WARNING: Some readers may feel I have given away too much of the story.
Ivan Shutov was a Russian dissident writer of the early 1980s; he is now living in Paris, aged around 50. He constantly translates every experience into a literary phrase, often from Russian literature. He is old enough to be the father of his lover Léa who has just left him for someone of her own age after one of their many quarrels about literature, in which he had become increasingly aggressive in dismissing the modern literature she loves. Even when she is moved by the tragedy of a Chekhov story which he loves, he feels compelled to savage her emotion, claiming that these tragedies are trivial compared with what he has witnessed in Soviet Russia and as a soldier in Afghanistan. He could not help making such savage comments even though he knew they were destroying their relationship. When, inevitably, she left him, but he missed her desperately.
Life in Paris was now so empty for him that, twenty years after he had left, he returned to Russia, now that the Soviet Union had collapsed. He has tracked down Yana, who had been a fellow-student with whom he had had "a brief undeclared love affair".
The Paris part of the novel was not all that easy to read - the emotions were all rather complex; ideally the allusions to Russian literature require some prior knowledge of it. But now there is more clarity in the story-telling.
Of course Shutov is returning to a Russia utterly transformed, with materialism rampant. Yana is not the thick-set matron he had expected her to turn into, but a svelte, glamorous, vulgar nouveau-riche, who has just acquired a number of workers' flats she has turned into a vast apartment. The previous occupants have been moved out, all except for an old paraplegic, a former singer but now supposedly dumb, who will be moved to some old people's home as soon as the current celebrations of St Petersburg's tercentenary are over. St Petersburg en fŕte is a grotesque picture of dissolute decadence, and Shutov feels more of an outsider here then he had felt in Paris. When Yana's son Vlad boasts of marketing American-style mass down-market magazines, Shutov thinks of the dissident literature in Soviet times which could be both life-enhancing and life-threatening.
Yana and Vlad ask Shutov to keep and eye on the old paraplegic while they are out of the house - they are worried that he might do himself a mischief before he is moved out of what was his home. Shutov agrees to look after him. The old man, Georgy Lvovich Volsky, is not dumb at all: the television, with its rolling programme of extravagances of every kind, prompts him to speak.
We now have the story of Volsky and of his beloved Mina - the graphic story of the siege of Leningrad, where thousands were dying of hunger and where starving singers, musicians and actors defiantly performed to starving audiences in the city and on the front line. (The importance of music and of acting in taking people in helping people to forget extreme suffering is a theme that will recur again later in the novel.) Later Volsky took part in the battles of Stalingrad and of Kursk (a powerful description of the latter).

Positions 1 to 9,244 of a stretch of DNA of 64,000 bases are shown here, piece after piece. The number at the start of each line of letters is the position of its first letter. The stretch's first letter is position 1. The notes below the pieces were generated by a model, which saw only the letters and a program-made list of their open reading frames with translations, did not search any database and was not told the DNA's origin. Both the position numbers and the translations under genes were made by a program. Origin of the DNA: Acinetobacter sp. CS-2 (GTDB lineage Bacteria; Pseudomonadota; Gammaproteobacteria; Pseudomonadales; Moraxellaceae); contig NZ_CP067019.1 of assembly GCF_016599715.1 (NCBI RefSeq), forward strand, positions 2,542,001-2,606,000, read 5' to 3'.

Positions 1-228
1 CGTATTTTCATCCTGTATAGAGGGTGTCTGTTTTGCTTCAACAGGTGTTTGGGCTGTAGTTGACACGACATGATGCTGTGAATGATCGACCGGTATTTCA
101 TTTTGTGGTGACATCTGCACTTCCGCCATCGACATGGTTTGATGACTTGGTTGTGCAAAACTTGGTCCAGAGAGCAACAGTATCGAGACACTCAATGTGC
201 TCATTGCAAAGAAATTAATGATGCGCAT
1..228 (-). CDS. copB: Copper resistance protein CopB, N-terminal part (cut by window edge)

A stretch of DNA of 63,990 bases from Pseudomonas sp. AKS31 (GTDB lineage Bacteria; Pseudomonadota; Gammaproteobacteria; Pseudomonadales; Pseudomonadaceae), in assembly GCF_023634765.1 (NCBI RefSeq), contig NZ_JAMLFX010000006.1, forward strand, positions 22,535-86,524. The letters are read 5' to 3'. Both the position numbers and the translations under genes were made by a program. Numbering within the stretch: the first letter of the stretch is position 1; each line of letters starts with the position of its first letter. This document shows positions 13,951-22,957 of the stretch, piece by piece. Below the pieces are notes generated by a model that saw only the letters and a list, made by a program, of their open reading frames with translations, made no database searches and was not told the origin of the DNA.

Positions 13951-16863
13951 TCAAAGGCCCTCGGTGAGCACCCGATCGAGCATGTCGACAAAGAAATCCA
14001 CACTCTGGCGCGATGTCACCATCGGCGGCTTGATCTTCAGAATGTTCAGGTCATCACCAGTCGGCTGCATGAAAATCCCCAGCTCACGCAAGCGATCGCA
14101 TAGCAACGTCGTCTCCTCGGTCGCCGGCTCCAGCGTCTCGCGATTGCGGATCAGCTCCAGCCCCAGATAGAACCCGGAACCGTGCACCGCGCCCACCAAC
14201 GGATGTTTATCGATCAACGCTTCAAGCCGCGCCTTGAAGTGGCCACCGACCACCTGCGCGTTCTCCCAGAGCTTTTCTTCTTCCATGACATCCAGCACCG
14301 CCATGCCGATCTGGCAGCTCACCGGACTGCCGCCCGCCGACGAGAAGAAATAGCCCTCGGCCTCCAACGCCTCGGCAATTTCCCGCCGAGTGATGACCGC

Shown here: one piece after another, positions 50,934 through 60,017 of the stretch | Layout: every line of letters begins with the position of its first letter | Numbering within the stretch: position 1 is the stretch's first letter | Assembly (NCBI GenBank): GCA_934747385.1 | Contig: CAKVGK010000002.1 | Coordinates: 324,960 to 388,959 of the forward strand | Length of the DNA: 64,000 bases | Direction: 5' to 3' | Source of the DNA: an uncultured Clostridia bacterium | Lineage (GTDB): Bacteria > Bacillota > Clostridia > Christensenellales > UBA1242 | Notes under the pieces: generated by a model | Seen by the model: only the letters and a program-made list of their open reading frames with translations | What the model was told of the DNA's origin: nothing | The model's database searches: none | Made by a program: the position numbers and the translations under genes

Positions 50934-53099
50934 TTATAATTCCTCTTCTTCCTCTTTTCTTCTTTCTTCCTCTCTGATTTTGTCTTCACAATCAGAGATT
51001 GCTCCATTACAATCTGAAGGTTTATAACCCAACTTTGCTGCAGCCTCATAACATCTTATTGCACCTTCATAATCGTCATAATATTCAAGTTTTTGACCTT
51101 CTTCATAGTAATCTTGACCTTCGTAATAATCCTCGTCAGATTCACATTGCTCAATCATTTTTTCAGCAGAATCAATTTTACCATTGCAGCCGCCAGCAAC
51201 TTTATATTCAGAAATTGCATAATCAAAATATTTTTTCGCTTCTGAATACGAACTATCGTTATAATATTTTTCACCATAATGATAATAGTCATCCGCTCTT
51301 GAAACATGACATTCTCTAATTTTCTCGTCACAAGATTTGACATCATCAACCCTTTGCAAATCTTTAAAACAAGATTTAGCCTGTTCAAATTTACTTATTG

After the war Volsky and Mina set up a little home on what was the front line outside Leningrad, and for a while they live unobtrusively and happily there, thankful to have survived the war and delighting in nature. Mina teaches children in a nearby school and falls foul of the authorities for teaching them the songs the soldiers sang during the war instead of the patriotic communist songs that are now required, and the couple come under surveillance from state security agents. Soon they are arrested and sent to different camps. Volsky had suffered so much in the war that he saw the cruel life in the camp in perspective, displayed astonishing serenity, and was comforted by the thought that Mila was probably seeing the same beautiful sky as he was.
He suffers another blow after he has been released from the camp. That blow, too, he eventually absorbs, as he does the repeated encounters with mean-minded officials in the post-Stalinist Soviet Union. He quietly does good where he can, enriches the lives of orphaned children; but eventually, with his strength breaking down, he ends up in this room from which he is about to be evicted by Yana. Still he is not bitter, and there is a touching and elegiac passage before he is finally moved out.
Shutov had already felt alienated from the new Russia; now he feels he cannot bear to stay there any longer, and he realizes how, despite his own tribulations when he had been living in his native land, how deeply attached he was to it, with all its suffering, endurance, love, nature. Life there was real, not febrile, meretricious and superficial as it is in Russia now. The life he had led in Paris, too, seems false to him. He knows what his task must be now: to write about the life of this Unknown Man.
Makine spares us none of the horror that Russians had endured during and after the war; one has to admires Volsky's almost oriental serenity and lack of hatred (for the Germans, for brutal interrogating officers, for Yana and her like, all of whom he actually pities). The book talks about the things that really matter, about how it is possible with their help to rise above the most terrible suffering and also to be aloof from the temptations of materialism.
All this is true enough; so I feel guilty about my feeling that there is something verging on the sentimental about this message.